Mark Davies shared his thoughts upon, and reaction to, chancellor Philip Hammond’s Budget yesterday, and his thoughtful essay is reproduced below.
First, speaking to International Investment, Davies summarised his primary concern over the Budget thus:
“The big story here is the property matters.
“The UK has been a place for investing in commercial property. This has been a safe haven as you paid modest income tax, no capital gains tax and no inheritance tax. But Brexit fears are having an impact and these proposed provisions will discourage inward investment. It is a trade off that the UK got very little tax on capital gains.
“But think of the PAYE collected from builders, shop fitters, suppliers etc and all the infrastructure around office blocks, new cafes and so on all employing people. I don’t know if the Office for Budget Responsibility (OBR) has considered this but the lost revenue will be significant.
“It’s also a lost opportunity because the government could have offered tax breaks for foreign investment in building new homes.”
II: “Though there is a case to be made, isn’t there, that unfettered foreign acquisition of housing stock in London as a safe haven or piggy bank has contributed to the overheated property bubble that has made home ownership a far-off dream for an entire generation of Londoners?”
MD: “That’s what Diane Abbot would say, but I don’t think that foreign investors alone have pushed up prices. It’s pure economics of supply and demand. If you think of geography there is a limited supply of houses say in Mayfair so as its desirable demand will mean prices are high.
“Foreigners do buy buy-to-lets so taking then off the housing stock, but not everybody wants to buy. But I also think you will find that there are many Brits who have more than one home.
“The government is trying to tackle this but the solution is supply, because they have changed the taxes to limit foreign demand. So you have to ask what is limiting supply, and the answer is often cash, a developer has to borrow to buy the land and fund development.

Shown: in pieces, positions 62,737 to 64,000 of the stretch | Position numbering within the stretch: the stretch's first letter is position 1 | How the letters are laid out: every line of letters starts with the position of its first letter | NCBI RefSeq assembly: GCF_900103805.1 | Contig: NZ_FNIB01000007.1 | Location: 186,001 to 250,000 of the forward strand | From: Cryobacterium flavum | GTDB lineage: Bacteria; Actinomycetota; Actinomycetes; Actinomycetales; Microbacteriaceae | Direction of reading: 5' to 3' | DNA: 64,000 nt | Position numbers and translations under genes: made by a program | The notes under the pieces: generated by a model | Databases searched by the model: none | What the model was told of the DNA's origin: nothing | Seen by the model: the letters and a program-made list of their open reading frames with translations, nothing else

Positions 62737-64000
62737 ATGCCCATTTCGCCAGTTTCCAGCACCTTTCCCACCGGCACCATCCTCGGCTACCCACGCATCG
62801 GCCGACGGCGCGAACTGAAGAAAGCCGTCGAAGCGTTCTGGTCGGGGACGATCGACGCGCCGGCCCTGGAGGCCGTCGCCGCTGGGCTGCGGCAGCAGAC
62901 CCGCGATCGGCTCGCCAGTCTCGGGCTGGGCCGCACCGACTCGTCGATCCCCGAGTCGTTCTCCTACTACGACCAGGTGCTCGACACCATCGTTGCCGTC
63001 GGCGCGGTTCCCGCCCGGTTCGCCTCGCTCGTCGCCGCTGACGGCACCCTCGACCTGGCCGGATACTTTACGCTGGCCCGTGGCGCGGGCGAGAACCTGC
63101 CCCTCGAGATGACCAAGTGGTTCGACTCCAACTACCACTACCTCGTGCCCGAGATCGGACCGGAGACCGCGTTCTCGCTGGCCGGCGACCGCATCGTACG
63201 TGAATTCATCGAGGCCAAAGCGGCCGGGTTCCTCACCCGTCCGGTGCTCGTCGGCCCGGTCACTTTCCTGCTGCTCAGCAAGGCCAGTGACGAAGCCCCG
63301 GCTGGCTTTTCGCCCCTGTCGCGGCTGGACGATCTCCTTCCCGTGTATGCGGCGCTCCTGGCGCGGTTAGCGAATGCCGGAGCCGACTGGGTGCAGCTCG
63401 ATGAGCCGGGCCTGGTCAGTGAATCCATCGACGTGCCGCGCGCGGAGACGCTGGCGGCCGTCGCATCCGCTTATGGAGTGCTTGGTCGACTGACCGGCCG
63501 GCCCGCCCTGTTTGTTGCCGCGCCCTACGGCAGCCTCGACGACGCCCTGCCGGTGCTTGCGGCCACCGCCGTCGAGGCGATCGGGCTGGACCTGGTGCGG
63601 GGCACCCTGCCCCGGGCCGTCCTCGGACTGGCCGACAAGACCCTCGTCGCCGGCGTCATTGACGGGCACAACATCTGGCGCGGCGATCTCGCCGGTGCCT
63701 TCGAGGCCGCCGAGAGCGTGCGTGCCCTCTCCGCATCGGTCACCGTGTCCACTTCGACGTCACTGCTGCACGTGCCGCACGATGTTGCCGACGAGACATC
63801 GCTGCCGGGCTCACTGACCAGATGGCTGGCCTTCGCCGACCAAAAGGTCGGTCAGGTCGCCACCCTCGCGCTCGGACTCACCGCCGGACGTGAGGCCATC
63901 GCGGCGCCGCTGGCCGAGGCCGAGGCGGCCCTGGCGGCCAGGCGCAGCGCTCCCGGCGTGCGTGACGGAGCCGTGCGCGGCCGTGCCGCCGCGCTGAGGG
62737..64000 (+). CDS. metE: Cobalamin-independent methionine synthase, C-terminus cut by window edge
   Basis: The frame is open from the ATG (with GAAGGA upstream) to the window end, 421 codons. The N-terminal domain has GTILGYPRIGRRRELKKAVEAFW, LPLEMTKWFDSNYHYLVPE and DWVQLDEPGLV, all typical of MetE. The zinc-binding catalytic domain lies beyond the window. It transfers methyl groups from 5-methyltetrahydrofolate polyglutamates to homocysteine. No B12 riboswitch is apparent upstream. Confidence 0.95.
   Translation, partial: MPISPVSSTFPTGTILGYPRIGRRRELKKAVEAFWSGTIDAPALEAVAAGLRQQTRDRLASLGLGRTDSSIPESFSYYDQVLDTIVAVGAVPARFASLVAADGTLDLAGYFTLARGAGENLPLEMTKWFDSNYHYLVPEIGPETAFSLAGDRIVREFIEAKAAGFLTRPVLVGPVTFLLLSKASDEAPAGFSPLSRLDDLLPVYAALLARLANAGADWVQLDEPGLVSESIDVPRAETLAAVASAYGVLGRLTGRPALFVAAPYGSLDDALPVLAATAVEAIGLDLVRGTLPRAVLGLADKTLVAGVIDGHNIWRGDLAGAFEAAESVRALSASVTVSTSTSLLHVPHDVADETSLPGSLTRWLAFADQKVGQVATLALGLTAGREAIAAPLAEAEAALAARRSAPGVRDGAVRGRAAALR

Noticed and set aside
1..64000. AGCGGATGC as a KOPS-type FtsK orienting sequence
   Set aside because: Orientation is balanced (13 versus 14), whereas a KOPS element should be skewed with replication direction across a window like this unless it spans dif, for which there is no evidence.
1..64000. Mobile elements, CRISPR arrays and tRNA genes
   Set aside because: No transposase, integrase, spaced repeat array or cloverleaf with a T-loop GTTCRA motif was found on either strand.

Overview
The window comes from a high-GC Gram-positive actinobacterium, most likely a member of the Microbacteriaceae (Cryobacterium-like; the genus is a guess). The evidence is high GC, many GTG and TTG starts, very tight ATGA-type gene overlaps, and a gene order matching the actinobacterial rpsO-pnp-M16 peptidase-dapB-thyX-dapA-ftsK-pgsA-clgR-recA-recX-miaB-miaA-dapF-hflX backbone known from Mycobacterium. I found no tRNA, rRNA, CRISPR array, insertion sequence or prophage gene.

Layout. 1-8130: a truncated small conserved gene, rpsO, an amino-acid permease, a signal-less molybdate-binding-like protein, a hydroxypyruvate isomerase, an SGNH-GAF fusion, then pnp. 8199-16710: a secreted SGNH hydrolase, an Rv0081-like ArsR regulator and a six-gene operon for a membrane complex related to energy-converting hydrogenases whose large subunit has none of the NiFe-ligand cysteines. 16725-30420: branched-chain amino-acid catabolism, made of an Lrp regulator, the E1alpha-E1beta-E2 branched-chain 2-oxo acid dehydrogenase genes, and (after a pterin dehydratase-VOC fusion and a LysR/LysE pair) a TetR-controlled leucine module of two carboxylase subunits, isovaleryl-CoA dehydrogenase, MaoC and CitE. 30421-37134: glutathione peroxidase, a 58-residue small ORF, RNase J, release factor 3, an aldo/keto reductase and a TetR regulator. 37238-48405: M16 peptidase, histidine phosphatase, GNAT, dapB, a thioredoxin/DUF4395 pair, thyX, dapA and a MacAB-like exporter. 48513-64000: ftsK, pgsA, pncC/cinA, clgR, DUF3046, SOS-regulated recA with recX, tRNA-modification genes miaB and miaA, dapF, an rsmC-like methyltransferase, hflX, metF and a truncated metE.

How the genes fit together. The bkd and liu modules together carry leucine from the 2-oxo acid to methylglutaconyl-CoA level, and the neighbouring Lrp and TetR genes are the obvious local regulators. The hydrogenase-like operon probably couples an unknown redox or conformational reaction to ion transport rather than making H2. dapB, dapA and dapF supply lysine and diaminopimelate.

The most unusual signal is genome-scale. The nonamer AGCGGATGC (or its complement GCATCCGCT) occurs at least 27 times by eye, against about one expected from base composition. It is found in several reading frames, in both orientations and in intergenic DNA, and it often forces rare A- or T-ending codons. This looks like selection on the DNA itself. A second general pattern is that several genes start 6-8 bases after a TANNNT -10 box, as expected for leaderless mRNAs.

“So my suggestion is that government should find a way to give tax breaks to foreigners to help build new houses. They want to invest in the UK, so rather than blocking all routes to market, make one route attractive to achieve that policy aim [of increasing the housing supply].”
Essay: Autumn Budget 2017
Today’s Budget put enormous pressure on the Chancellor to pull something out of the hat, or, at the very least, not to foul up. It was a great day for Maths teachers because over £40m was committed to their teacher training. The chancellor was in good spirits and joked “More Maths for everyone. Don’t let anyone say that I don’t know how to show the nation a good time.”
However, aside from a few sops to millennials, including stamp duty land tax relief for first-time buyers and an under-30 railcard, there was little substantive change to the UK tax system. We focus on the taxation of foreign domiciliaries and their advisers, offshore and cross-border tax matters.
Anti-avoidance rules applying to offshore trusts
Although not mentioned in the Budget, the Finance Bill 2018 will include a number of anti-avoidance rules to increase the tax due on UK resident settlors and beneficiaries of offshore trusts. Separate rules exist for income tax and capital gains tax. They identify two forms of mischief.
The first is where trustees makes distributions or give benefits to the settlor’s close family. From 6 April 2018 onwards such payments or benefits will be taxed on a UK resident settlor. Close family for this purpose means the settlor’s spouse, civil partner, cohabitee or minor child. This is the case even if the child is taxed in his own right. The settlor can recover the tax from the beneficiary.
The second relates to trust distributions made to beneficiaries, who do not pay tax on the distribution because they are either non-resident individuals or remittance basis users but who later make a direct or indirect gift on or after 6 April 2018 to a UK resident individual.
If at the time the distribution is made by the trustees there were arrangements or an intention as regards the direct or indirect passing-on of the whole or part of the original distribution, the UK resident individual is treated as receiving the distribution directly and taxed accordingly.